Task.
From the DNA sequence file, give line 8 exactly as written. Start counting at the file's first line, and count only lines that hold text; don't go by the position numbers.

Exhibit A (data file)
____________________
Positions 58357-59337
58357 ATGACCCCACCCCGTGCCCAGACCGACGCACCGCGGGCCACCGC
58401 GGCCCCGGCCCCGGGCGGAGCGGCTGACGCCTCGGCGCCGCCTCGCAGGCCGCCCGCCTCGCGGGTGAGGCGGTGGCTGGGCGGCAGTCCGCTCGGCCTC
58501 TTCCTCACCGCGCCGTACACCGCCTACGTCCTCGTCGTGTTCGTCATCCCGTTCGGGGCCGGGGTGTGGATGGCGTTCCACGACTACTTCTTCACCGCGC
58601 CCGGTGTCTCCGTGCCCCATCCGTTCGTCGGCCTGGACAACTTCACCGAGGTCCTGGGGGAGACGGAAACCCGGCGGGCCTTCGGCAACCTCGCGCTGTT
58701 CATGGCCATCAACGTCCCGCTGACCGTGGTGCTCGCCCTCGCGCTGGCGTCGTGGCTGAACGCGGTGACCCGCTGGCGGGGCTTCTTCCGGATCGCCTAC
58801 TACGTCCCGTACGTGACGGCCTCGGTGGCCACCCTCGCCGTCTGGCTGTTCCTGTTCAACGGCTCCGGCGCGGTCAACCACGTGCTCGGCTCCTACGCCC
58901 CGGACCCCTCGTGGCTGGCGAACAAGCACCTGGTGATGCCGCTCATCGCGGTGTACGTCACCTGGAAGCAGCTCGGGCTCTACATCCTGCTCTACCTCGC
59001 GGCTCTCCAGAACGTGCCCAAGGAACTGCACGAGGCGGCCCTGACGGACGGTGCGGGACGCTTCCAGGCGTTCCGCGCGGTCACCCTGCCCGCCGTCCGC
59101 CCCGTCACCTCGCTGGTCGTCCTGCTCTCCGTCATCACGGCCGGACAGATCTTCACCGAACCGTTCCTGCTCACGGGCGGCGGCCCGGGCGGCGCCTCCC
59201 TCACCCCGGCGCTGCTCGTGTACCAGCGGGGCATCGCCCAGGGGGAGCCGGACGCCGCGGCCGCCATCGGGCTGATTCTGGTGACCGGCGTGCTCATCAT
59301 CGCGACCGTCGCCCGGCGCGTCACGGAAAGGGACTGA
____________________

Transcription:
58901 CGGACCCCTCGTGGCTGGCGAACAAGCACCTGGTGATGCCGCTCATCGCGGTGTACGTCACCTGGAAGCAGCTCGGGCTCTACATCCTGCTCTACCTCGC